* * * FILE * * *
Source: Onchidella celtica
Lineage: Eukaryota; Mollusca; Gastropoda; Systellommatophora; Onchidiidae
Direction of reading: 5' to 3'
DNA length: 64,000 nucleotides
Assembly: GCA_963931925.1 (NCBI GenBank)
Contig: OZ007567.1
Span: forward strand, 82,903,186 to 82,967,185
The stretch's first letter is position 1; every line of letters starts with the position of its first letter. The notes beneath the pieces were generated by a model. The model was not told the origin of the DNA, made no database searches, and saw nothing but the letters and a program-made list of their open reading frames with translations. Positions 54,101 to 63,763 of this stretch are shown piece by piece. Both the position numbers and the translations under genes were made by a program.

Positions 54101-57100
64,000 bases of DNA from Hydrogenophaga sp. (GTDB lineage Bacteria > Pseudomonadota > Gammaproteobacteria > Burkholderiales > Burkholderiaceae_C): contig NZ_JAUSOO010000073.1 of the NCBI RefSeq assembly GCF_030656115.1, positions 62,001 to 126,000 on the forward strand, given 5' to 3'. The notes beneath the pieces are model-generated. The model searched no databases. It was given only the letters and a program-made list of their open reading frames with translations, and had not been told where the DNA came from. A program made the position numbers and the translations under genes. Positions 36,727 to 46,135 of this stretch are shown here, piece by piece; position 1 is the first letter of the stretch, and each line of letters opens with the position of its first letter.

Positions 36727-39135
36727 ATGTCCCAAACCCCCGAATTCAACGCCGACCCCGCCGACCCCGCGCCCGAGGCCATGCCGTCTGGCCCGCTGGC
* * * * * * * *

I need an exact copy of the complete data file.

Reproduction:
Source: Onchidella celtica
Lineage: Eukaryota; Mollusca; Gastropoda; Systellommatophora; Onchidiidae
Direction of reading: 5' to 3'
DNA length: 64,000 nucleotides
Assembly: GCA_963931925.1 (NCBI GenBank)
Contig: OZ007567.1
Span: forward strand, 82,903,186 to 82,967,185
The stretch's first letter is position 1; every line of letters starts with the position of its first letter. The notes beneath the pieces were generated by a model. The model was not told the origin of the DNA, made no database searches, and saw nothing but the letters and a program-made list of their open reading frames with translations. Positions 54,101 to 63,763 of this stretch are shown piece by piece. Both the position numbers and the translations under genes were made by a program.

Positions 54101-57100
64,000 bases of DNA from Hydrogenophaga sp. (GTDB lineage Bacteria > Pseudomonadota > Gammaproteobacteria > Burkholderiales > Burkholderiaceae_C): contig NZ_JAUSOO010000073.1 of the NCBI RefSeq assembly GCF_030656115.1, positions 62,001 to 126,000 on the forward strand, given 5' to 3'. The notes beneath the pieces are model-generated. The model searched no databases. It was given only the letters and a program-made list of their open reading frames with translations, and had not been told where the DNA came from. A program made the position numbers and the translations under genes. Positions 36,727 to 46,135 of this stretch are shown here, piece by piece; position 1 is the first letter of the stretch, and each line of letters opens with the position of its first letter.

Positions 36727-39135
36727 ATGTCCCAAACCCCCGAATTCAACGCCGACCCCGCCGACCCCGCGCCCGAGGCCATGCCGTCTGGCCCGCTGGC